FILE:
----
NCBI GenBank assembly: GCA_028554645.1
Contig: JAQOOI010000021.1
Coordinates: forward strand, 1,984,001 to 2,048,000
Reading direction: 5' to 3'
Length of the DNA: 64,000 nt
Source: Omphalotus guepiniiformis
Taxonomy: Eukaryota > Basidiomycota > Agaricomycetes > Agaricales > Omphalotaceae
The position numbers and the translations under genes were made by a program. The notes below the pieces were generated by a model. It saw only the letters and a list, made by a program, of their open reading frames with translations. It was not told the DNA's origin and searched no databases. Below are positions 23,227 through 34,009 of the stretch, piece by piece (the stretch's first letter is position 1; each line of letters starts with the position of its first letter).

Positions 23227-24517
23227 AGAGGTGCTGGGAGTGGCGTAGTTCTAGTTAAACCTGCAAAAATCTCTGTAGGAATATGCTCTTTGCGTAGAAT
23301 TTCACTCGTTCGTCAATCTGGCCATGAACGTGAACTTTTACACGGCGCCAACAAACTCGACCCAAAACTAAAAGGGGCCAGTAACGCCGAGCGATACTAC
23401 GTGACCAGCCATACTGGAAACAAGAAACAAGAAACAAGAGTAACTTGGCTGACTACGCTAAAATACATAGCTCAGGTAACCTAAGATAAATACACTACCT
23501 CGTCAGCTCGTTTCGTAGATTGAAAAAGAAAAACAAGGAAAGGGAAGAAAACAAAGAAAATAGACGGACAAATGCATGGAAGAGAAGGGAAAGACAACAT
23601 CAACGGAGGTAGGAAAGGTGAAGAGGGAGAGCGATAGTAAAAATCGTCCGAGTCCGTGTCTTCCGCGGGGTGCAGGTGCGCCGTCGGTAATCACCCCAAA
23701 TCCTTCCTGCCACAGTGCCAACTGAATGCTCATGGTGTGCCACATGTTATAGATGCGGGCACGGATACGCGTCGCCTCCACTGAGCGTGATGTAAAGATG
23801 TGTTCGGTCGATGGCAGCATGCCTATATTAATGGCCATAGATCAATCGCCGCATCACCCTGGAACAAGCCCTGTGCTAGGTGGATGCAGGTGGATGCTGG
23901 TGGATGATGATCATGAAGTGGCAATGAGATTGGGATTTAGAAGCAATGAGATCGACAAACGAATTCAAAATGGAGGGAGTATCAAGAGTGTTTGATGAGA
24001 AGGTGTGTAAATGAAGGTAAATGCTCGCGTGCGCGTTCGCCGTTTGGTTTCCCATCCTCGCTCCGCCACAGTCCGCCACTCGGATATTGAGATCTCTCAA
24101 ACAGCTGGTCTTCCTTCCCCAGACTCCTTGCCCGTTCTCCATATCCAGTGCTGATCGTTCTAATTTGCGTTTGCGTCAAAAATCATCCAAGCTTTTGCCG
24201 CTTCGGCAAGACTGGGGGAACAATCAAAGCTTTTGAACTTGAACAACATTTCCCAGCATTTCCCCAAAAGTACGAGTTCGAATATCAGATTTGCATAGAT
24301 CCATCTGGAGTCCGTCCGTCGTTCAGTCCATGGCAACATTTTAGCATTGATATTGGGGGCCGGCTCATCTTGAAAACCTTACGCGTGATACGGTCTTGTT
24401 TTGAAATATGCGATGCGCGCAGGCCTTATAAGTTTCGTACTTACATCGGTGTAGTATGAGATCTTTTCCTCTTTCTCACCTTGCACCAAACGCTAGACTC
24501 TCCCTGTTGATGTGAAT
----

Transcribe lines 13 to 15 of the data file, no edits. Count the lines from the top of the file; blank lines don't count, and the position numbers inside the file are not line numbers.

23501 CGTCAGCTCGTTTCGTAGATTGAAAAAGAAAAACAAGGAAAGGGAAGAAAACAAAGAAAATAGACGGACAAATGCATGGAAGAGAAGGGAAAGACAACAT
23601 CAACGGAGGTAGGAAAGGTGAAGAGGGAGAGCGATAGTAAAAATCGTCCGAGTCCGTGTCTTCCGCGGGGTGCAGGTGCGCCGTCGGTAATCACCCCAAA
23701 TCCTTCCTGCCACAGTGCCAACTGAATGCTCATGGTGTGCCACATGTTATAGATGCGGGCACGGATACGCGTCGCCTCCACTGAGCGTGATGTAAAGATG